According to the bottom of the page of every SE site:
site design / logo © 2016 Stack Exchange Inc; user contributions licensed under cc by-sa 3.0 with attribution required
Everything any user posts is cc by-sa 3.0 licensed, which following the link excludes all warranties.
No warranties are given. The license may not give you all of the permissions necessary for your intended use. For example, other rights such as publicity, privacy, or moral rights may limit how you use the material.
Added to the terms of service Aurora already cited, SE and us users seem to be very well shielded against legal liability—as long as no one can prove harmful intent1.
Handling Potentially Dangerous / Flawed Posts
With my layman legal evaluation out of the way1, I say we shouldn't start marking some posts with legal disclaimers. The reason is simple. If we start putting organized disclaimers on some posts we create the impression that everything else doesn't need the disclaimer—furthering the false assumption that everything else can be used without any own thought at all. So let's not do post notices.
As the CC license tells us, there are no warranties given and it does not even mean I can use anything mentioned in the answer. Simple example, just because an answer mentions a commercial software, I cannot use it, I still have to buy it first. Even if that answer were to give hints where I could find it.
Furthermore, which legal code would one use as basic? US, because Stack Exchange is based there? The country where the OP or the answering user comes from because they happen to know something about that legal situation? Or err on the side of caution and pick the strictest law? How to find out which one that is? Do we stop with safety? What about privacy, security, violation of radio bands, copyright, etc ... That would require full-time lawyers to assess most of the posts on the site.
Neither we as users, nor any future moderation team will be able to catch every pitfall in every post. Even worse, if a moderator decided that a safety note is not necessary, the legislation or other bases for his or her assessment could change, so a post notice for such concerns would have to be re-assessed for every post on a regular basis. No voluntary staff of moderators and user reviewer pool however big can provide a consistent tagging with post notices. So let's not start with it in the first place.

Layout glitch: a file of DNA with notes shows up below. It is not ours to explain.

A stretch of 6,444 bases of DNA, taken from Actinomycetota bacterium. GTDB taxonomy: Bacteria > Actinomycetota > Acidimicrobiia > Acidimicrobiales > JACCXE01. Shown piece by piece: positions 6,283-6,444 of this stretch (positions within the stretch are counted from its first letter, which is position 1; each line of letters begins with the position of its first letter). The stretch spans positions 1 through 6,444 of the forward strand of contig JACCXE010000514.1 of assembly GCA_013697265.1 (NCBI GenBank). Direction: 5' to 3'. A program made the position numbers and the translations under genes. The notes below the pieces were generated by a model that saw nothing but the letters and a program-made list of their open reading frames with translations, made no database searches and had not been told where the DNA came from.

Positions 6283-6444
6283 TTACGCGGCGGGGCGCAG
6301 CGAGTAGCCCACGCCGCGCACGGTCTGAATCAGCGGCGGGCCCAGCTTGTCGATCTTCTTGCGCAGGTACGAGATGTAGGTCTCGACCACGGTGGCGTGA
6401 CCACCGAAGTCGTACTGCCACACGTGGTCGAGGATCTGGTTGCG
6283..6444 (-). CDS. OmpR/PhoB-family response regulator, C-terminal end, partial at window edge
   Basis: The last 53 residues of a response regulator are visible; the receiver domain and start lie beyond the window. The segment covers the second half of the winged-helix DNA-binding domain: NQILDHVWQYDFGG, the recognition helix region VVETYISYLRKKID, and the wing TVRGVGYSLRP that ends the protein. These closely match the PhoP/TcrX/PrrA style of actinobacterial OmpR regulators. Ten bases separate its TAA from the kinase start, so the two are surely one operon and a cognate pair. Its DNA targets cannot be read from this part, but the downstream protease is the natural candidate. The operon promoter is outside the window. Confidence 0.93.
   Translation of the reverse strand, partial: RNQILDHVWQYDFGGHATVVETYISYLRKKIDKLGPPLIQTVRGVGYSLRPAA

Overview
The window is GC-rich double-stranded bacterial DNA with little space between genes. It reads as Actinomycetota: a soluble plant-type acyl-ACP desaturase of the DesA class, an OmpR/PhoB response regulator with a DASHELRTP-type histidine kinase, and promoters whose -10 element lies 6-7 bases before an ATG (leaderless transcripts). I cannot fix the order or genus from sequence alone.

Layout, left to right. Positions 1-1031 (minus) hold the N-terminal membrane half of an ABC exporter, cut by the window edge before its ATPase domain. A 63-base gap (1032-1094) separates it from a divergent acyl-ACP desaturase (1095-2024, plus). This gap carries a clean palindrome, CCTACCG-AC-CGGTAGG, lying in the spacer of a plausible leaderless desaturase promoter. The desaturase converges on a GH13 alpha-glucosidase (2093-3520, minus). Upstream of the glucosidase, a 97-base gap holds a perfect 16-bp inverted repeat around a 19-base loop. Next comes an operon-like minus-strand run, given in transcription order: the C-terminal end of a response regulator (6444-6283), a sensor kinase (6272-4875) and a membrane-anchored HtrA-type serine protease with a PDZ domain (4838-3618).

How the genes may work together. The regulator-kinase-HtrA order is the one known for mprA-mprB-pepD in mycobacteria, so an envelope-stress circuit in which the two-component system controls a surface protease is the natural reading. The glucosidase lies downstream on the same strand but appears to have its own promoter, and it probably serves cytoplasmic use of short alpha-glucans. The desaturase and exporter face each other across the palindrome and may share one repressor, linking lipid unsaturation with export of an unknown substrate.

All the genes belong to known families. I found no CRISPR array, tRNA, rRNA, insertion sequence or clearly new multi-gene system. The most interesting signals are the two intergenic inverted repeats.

However, that does not mean that one can't as a user provide all the warnings one deems appropriate as part of the answer, question or comment. I'd even encourage everyone to rise the safety, security, privacy and whatnot concerns they have with answers because it will likely make those answers better. Better, safer content is always good for the site. If you do see answers that don't take important points into consideration comment on them, downvote or provide an answer of your own, that's everyone's prerogative as user of the site.
Stack Exchange gives us the tools to downvote, correct (by editing, commenting or posting answers), close and delete posts already. Those are the things that Stack Exchange moderation is build on. Let's use these community moderation tools rather than using post notices that future lawyer moderators can use.
Off-Topic-Ness of Legal Questions
I think in there narrow confines of IoT related legal questions we should consider having them on-topic for now. The problem with every real regulatory problem is, that there are two sides to it, a legal one and a practical one. Generally laws are fuzzy and living the law is established by court rulings and precedence. Within the IoT domain there is barely established precedence available and the project knowledge of IoT experts might be even more applicable than that of a generic legal expert.
If we as a community can't provide proper answers to those questions, we can always re-evaluate—or try winning a legal expert with IoT knowledge.
1 Not a lawyer